GCP 42: Norwescon - Catherine Plesko
From Burlington, WA, Cathy studied physics and astronomy at the University of Washington and got her PHD at UC Santa Cruz in Geo Physics. She now studies asteroids and commits and what happens when they collide with each other and other planets. She has been interested in astronomy since a child.
Norwescon was one of her first cons she attended, and has attended throughout the years. She became the science guest of honor for Norwescon 37 after Laurie, staff in charge of programming, contacted her for recommendations. Cathy suggested Amy Mainzer, an American astronomer, specializing in astrophysical instrumentation and infrared astronomy. Amy was unable to make it last year, so she stepped as the guest of honor.
The discussion then goes to how she ended up in New Mexico. In high school she had the opportunity to do a summer program through Earth Watch, a company that sends people on a working vacation to offer field assistance to scientists all over the world. She got to go to Los Alamos, helping scientists look for different sites where they wanted to put a new observatory. The observatory today has several telescopes on it. The scientists that created it were the first people to take multiple telescopes and do special photograph techniques where they can add the images and instead of having one telescope looking at the star, they have an image that looks like it was made by one telescope with a mirror the size of the distance between all of the telescopes standing in a row. After finishing school she ended up going back a few years later to Los Alamos where she resides today.
We then dive into her normal day at work, which is little different from what Brogan anticipated: a super-space radar looking for meteors that will be hitting earth at any time. With some of the fastest super computer clusters in the world, she takes information from her friends at JPL, which beams radar at objects as they come towards the earth. From the radar JPL gets a shape model back, which they send to her (you can find the asteroid shape models online and print 3D little models of asteroids. For info on 3D printing, check out our interview with FabLab here: Episode 33: FabLab). She then takes the data and imports them into computer programs that has the laws of physics, and then poses different problems, such as what would the crater look like after an asteroid is hit by a cannon ball. Pretty much, her day to day is playing really, really high fidelity asteroids games. She is mainly focused on the solar system for her work.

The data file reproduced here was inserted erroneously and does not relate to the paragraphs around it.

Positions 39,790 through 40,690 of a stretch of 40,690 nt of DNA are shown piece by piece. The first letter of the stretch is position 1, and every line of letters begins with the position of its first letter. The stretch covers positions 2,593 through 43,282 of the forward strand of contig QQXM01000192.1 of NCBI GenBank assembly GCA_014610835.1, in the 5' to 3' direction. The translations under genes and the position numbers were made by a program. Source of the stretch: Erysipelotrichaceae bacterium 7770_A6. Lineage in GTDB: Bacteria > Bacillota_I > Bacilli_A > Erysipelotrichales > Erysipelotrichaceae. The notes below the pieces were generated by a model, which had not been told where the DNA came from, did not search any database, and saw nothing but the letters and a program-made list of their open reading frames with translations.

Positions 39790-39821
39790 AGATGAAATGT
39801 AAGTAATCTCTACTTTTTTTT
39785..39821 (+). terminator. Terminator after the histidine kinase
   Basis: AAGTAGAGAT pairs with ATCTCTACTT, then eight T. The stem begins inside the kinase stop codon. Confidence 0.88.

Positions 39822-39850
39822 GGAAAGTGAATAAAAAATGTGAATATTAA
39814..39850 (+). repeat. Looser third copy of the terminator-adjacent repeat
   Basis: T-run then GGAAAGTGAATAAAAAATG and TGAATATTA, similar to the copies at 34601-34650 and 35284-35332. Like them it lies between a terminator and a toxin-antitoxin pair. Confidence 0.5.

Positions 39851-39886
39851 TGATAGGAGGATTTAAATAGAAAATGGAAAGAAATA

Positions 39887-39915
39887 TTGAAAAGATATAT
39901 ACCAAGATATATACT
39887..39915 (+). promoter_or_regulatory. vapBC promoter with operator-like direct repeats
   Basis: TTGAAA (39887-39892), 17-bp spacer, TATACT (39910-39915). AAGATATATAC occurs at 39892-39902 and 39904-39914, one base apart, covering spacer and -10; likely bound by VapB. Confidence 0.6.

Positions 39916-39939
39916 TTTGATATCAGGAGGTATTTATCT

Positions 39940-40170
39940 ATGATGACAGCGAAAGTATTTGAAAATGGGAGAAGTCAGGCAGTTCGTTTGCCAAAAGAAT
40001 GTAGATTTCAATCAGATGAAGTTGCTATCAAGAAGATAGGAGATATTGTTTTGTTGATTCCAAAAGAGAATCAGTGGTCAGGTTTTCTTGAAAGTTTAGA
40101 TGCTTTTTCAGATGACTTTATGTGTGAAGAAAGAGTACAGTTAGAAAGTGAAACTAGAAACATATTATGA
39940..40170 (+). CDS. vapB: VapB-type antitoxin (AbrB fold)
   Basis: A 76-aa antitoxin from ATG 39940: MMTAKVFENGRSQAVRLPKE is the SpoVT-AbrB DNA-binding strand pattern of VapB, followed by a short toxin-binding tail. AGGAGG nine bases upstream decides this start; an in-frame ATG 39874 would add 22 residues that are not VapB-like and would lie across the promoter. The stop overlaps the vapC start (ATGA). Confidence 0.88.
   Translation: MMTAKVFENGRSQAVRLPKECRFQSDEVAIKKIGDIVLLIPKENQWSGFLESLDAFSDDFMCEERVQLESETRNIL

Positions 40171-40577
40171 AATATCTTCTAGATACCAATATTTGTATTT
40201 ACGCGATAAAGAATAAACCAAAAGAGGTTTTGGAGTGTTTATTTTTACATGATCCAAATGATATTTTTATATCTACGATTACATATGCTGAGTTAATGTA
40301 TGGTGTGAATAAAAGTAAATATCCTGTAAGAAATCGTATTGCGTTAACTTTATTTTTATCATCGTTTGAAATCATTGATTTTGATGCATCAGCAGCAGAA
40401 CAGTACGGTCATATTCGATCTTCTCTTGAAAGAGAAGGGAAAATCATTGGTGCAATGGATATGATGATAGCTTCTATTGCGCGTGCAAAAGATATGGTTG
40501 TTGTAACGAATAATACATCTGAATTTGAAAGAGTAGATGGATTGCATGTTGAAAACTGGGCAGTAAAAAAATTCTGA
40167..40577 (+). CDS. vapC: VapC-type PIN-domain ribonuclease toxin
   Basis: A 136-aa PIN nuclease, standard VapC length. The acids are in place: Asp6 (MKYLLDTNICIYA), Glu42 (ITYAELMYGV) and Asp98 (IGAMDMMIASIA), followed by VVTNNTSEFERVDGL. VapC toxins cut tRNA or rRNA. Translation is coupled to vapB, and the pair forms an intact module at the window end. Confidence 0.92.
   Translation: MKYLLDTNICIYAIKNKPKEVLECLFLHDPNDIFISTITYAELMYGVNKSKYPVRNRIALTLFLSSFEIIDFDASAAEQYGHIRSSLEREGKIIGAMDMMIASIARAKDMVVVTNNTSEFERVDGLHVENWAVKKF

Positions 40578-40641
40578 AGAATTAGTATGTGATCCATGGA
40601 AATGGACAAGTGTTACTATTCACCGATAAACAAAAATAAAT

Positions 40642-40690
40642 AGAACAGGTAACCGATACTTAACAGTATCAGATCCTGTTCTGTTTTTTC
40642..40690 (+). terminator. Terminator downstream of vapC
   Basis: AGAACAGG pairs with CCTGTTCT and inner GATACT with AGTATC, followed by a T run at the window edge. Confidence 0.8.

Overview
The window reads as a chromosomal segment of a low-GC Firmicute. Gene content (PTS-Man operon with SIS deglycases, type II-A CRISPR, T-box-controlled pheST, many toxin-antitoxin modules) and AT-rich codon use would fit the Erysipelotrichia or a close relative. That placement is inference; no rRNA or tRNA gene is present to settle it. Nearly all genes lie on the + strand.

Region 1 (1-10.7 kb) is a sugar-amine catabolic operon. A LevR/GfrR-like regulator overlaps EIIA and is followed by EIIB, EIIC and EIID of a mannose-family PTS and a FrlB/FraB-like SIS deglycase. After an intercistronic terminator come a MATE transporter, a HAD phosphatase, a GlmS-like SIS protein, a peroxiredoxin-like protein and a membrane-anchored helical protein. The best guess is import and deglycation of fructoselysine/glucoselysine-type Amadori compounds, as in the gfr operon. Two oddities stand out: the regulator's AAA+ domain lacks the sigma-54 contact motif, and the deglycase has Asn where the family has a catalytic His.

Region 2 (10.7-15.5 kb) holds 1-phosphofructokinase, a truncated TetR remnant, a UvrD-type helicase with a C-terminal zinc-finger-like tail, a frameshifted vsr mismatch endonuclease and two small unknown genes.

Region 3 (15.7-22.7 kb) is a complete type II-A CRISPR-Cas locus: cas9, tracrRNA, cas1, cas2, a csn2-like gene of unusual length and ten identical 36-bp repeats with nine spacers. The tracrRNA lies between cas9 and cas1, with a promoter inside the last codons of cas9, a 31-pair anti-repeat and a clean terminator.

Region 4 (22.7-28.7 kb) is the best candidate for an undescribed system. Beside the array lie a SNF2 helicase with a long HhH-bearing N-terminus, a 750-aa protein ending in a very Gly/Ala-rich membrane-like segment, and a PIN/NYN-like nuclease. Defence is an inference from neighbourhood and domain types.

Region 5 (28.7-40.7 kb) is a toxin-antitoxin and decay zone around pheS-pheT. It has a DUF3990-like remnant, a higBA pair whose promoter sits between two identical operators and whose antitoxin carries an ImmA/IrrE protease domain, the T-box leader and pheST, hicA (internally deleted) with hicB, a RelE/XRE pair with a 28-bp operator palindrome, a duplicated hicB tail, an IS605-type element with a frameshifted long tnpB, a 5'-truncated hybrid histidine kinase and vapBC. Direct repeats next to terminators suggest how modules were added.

We also discuss current space missions. One is the Rosetta mission, where the European space agency is orbiting a commit. After the lander bounced on a comet and got stuck between two rocks, the agency is working to try and reboot it in the next month when the solar panels work better to get it working again. Through the Rosetta mission and the NASA Dawn Mission, which has gone to two of the biggest asteroids in the belt, scientists are starting to see that asteroids and comets are much more alike than they originally thought.
The podcast finishes up talking about her favorite part of her job: the variety of it. No two days are the same, she gets to travel, talk to the public, go to academic conferences, and was part of a space mission with NASA. Known as the Lcross Mission, she was able to watch something she helped design, land on the moon, which was a very spiritual experience for her.